Honestly I wasn’t sure if I was going to like Mr. Popper’s Penguins based on the trailers. It’s Jim Carrey playing a similar character to other roles like he has in Bruce Almighty and Liar Liar. That however turned out to be a boon – there’s something about this human cartoon interacting with animals and kids that makes him quite endearing.

Beyond Carrey, the penguins themselves have quite a bit of character. Each penguin has its own personality from the first time they appear in the film to the end. And the combination of live action and CGI penguins was seamless throughout the movie. The scene with the birds sliding down from floor to floor in the Guggenheim was quite funny as you saw people go flying left and right as the birds whizzed past.

Included in the DVD extras are the animated short “Nimrod and Stinky’s Antarctic Adventure,” a collection of deleted scenes, a gag reel, “Ready for Their Closeup,” “Ladies and Gentoomen,” an audio commentary featuring director Mark Waters, editor Bruce Green, and visual effects supervisor Richard Hollander, a sneak peek at Tooth Fairy 2, and the original theatrical trailer.

The animated short was disappointing, done in a “moving comics” style that was a bit jarring to me. However I was impressed that Clegg would lend his voice to the zookeeper in the short. The gag reel proves just how little Jim Carrey has changed since Ace Ventura. And “Ladies and Gentoomen” is a great educational piece about the penguins featuring Jessica Perry, a Senior Level Aviculturist at Sea World.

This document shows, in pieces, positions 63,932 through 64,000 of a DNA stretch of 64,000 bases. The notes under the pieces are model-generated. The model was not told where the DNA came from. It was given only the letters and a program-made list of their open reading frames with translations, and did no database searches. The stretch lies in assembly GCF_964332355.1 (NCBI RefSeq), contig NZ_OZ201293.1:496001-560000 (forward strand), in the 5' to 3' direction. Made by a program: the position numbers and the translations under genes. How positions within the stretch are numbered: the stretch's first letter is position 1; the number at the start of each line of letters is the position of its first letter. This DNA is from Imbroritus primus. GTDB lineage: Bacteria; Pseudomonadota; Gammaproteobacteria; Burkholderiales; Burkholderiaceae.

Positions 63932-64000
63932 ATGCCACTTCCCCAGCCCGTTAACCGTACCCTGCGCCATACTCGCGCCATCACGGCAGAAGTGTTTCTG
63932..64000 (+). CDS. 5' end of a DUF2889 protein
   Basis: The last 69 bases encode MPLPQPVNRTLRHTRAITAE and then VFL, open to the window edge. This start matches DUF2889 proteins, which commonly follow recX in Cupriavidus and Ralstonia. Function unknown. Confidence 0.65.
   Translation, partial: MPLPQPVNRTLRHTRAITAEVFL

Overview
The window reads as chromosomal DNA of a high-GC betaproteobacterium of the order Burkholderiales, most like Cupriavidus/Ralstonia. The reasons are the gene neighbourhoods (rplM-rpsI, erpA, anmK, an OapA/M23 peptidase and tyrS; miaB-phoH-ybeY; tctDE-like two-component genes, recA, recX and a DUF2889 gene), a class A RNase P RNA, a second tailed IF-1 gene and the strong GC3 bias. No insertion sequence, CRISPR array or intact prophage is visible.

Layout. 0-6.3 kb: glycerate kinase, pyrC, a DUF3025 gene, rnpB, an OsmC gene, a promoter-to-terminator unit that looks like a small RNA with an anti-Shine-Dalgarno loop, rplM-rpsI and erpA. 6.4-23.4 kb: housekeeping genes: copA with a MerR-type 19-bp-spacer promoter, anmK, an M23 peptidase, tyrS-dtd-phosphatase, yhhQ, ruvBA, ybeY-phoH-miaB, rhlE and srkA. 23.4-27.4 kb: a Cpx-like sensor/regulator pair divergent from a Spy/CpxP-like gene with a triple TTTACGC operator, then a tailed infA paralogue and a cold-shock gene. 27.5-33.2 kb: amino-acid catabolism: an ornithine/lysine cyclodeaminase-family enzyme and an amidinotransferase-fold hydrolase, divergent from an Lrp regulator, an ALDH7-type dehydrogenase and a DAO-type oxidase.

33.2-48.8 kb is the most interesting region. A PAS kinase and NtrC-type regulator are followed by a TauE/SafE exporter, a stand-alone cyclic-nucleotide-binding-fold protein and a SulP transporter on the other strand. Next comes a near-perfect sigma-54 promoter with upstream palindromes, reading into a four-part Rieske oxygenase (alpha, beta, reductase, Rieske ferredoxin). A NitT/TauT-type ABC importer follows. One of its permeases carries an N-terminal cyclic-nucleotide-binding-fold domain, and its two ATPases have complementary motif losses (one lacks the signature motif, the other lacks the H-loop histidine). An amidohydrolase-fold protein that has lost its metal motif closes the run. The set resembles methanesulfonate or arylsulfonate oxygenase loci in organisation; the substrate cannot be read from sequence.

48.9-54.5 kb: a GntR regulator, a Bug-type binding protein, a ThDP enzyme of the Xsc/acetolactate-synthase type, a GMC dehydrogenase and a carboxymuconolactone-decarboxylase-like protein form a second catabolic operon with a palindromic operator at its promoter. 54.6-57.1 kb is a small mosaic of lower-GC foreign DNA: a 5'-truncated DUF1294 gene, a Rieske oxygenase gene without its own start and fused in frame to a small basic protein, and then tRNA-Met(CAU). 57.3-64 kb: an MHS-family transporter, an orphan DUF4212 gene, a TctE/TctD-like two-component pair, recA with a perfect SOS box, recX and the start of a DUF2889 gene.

We really enjoyed “Ready for their Closeup,” which showed the great lengths the actors and production crew went to for the Gentoo penguins. Everyone involved in the movie really seemed quite taken with them. The work that went into training the birds as well as training the actors to work with them. And like any time you work with animals, the feature really shows how they can take over the set. If there weren’t enough outtakes in the gag reel for you, there are some amazing clips with Carrey and the penguins here.

Overall Mr. Popper’s Penguins was a fun movie with some great extras to learn more about the penguins themselves as well as making movies with these fun birds.

This article first appeared at BlogCritics.org here.

–Fitz

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DVD Review: Ice Age: A Mammoth Christmas

Ever since Scrat the sabertooth squirrel started his quest for the acorn in the early 2000s, I’ve been a fan of the Ice Age universe. Sure, maybe Manny, Sid, and Diego are slowly inching towards extinction, but more often than not they show that animated films can be both commercial, kid-friendly, and still appeal to parents who are still young-at-heart.